Pronation: Cause and effect.
Pronation is an inward turning of the ankle that takes place when a person runs or walks. The drawing below is of a person’s right foot.
You can see how the foot drops inward- that is pronation. The biggest misconception I come across, is people showing me their work shoes and how the shoe has worn down on the outside of the heel. Many believe that this is a sign that they supernate or roll the foot outward as they run. In fact, this just means that you hit the outside of your heel as your foot lands on the ground. Pronation happens as your body crosses over your center of gravity.
Flat Foot Arches (although not necessarily)
A lot of runners have been taught that people with lower foot arches pronate. In order to test for this, they advise that you wet your feet and then stand on paper. A larger wet surface area implies a lower foot arch and a smaller wet pattern implies a higher foot arch. There is an easier way to do this: simply look at the foot arch! The misconception goes as follows: low foot arch = pronation. That is just not true.
I have come across many runners with flat foot arches who do not pronate, and runners who have high foot arches that do pronate.
A Weakness in the Subtalar Joint:
Have a look at the x-ray. You can see the talas bone and under that a small joint.A weakness in this joint responds well to an antipronator. Your foot will be supported as the joint allows too much movement.
There are exercises that you can do to strengthen the medial (inside) muscles of the lower leg. A stronger tibialis posterior will help reduce levels of pronation if there is too much movement through this area.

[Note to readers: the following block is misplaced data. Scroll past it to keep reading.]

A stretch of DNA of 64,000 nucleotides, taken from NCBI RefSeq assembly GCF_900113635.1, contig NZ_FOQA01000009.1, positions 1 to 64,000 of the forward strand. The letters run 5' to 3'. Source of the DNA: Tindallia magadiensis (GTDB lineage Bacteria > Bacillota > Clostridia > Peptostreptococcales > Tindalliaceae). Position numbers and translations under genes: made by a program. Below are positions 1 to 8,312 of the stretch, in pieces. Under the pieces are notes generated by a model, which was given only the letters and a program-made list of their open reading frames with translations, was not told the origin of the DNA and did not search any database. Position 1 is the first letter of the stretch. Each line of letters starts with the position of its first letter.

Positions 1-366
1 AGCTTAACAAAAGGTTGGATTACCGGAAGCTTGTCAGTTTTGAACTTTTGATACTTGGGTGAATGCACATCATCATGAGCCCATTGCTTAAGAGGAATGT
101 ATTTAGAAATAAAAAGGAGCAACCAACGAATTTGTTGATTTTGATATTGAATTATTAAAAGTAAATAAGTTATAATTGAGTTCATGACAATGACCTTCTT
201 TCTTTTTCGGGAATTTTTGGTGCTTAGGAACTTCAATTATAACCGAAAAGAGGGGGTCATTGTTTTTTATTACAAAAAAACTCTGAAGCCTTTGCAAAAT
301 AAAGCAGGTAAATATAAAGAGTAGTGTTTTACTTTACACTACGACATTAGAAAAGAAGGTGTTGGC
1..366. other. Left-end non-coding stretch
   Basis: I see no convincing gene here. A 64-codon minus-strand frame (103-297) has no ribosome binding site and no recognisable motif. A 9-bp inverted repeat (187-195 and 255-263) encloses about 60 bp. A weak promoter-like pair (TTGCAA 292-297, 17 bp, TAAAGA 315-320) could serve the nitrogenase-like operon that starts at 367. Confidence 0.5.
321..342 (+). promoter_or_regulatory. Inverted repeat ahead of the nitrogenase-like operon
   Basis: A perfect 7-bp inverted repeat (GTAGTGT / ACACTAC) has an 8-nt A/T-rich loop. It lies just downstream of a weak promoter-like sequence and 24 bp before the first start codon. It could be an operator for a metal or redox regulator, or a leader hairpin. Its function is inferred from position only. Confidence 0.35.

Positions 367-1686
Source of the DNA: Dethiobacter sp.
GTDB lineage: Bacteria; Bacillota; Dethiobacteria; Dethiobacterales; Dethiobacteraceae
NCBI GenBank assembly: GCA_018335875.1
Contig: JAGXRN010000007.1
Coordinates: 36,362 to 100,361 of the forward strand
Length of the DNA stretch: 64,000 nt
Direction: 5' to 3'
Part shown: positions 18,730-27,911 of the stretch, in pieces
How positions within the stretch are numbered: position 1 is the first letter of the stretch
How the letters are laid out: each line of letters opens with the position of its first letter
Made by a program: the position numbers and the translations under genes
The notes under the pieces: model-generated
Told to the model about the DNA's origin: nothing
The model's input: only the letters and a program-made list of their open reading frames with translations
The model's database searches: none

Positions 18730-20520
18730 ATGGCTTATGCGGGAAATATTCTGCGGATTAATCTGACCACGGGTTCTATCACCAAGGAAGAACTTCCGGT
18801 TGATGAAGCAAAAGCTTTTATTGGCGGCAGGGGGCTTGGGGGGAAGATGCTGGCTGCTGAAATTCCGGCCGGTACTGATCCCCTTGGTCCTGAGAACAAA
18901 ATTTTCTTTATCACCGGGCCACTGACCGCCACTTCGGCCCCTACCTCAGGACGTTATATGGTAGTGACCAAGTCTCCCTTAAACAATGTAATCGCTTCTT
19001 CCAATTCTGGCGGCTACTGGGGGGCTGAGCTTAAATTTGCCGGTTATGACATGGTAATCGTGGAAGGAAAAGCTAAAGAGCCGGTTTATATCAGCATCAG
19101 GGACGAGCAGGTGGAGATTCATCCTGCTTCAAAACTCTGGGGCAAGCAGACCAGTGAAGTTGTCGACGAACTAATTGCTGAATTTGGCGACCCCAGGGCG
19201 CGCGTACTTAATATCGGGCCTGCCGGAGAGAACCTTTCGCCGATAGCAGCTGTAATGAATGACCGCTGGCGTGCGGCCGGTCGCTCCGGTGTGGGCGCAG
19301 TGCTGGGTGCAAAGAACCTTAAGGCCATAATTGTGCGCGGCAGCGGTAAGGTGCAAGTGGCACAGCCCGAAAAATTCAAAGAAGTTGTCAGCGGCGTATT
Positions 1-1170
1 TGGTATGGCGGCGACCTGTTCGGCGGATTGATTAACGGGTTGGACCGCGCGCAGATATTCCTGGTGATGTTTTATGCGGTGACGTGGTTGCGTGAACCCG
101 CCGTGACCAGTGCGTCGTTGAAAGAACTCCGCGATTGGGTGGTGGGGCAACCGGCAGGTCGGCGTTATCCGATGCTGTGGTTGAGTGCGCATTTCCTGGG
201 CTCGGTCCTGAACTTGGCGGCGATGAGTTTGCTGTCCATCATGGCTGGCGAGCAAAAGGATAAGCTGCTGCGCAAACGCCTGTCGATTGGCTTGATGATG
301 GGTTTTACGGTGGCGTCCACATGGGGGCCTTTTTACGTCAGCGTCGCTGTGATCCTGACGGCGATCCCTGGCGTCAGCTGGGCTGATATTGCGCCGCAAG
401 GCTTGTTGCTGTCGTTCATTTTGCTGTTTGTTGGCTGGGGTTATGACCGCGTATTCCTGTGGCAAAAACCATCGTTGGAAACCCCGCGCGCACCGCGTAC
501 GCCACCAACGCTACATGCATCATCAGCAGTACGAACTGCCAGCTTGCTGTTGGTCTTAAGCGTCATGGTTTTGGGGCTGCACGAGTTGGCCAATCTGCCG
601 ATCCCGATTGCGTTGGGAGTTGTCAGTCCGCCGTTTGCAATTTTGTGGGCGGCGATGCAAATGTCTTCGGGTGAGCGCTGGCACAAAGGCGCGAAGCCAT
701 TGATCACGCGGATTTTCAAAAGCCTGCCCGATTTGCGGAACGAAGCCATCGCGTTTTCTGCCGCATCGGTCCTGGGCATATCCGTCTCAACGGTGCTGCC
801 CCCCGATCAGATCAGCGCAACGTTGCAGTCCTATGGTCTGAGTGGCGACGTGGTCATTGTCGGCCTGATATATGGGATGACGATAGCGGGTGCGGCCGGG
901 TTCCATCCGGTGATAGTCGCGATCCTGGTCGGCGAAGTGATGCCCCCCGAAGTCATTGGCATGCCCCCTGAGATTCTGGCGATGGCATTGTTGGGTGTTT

Weakness in the Gluteus Medius Muscles:
Weakness in the Glut Medius muscle will place all sorts of strain on the runner. This weakness causes the runner’s unsupported hip to drop, which in turn causes the weight bearing leg to move under the runner for better balance, thereby placing the foot in a pronated position.
I have found in such cases that the runner will benefit from an anti-pronation running shoe. With proper Glute Medius strengthening exercises, it might be possible to move the runner into a neutral shoe in due course. Read more about that here – Weak Glute Medius Muscles.
The body works as a whole. Injure your baby toe, and see how your legs, hips, back and shoulders take strain.
Excessive pronation can exacerbate:
- Plantar fasciitis. This shows up as pain under the foot arch.
- Pain under the inside malleolus. Your malleolus is the ‘ankle’ bump on either side of your lower leg.
- Achilles and calf issues. The heel bone/calcaneus dropping inward will place an uneven strain on the Achilles tendon which will continue up into the calf.
- Knee pain. Look down at one of your legs. Now roll the inside of your foot down wards. As you do this will see the entire knee rolling inwards, and the knee losing its straight tracking line. This can lead to a condition known as patella femoral pain syndrome.
- Hip pain. As your leg rotates inward during pronation, you will notice that your upper trochanter rolls in as well, placing strain on the side section of the hip (glute medius).
- Once the hips have been compromised, lower back pain is sure to follow.
- Left unchecked, the trapezius muscles leading up into the shoulders will also start getting tired.
The worst mistake you can make as a runner is to get labeled as either a neutral runner or a pronator. Some pronate heavily, others mildly. In the same way, running shoes differ in the amount of stability they provide. A Brooks Ravenna will be very different to an Asics GT2000. Both are great shoes, provided they are placed on the right runner.
Avoid anti pronators if you don’t pronate. They can cause all sorts of foot, knee and hip issues.
You should be regularly assessed as things change, more often for the good as you run more, but sometimes they can also get worse.
Give us a call if you want us to fit you with a pair of running shoes. We will get you on the treadmill, film you and analyse the video.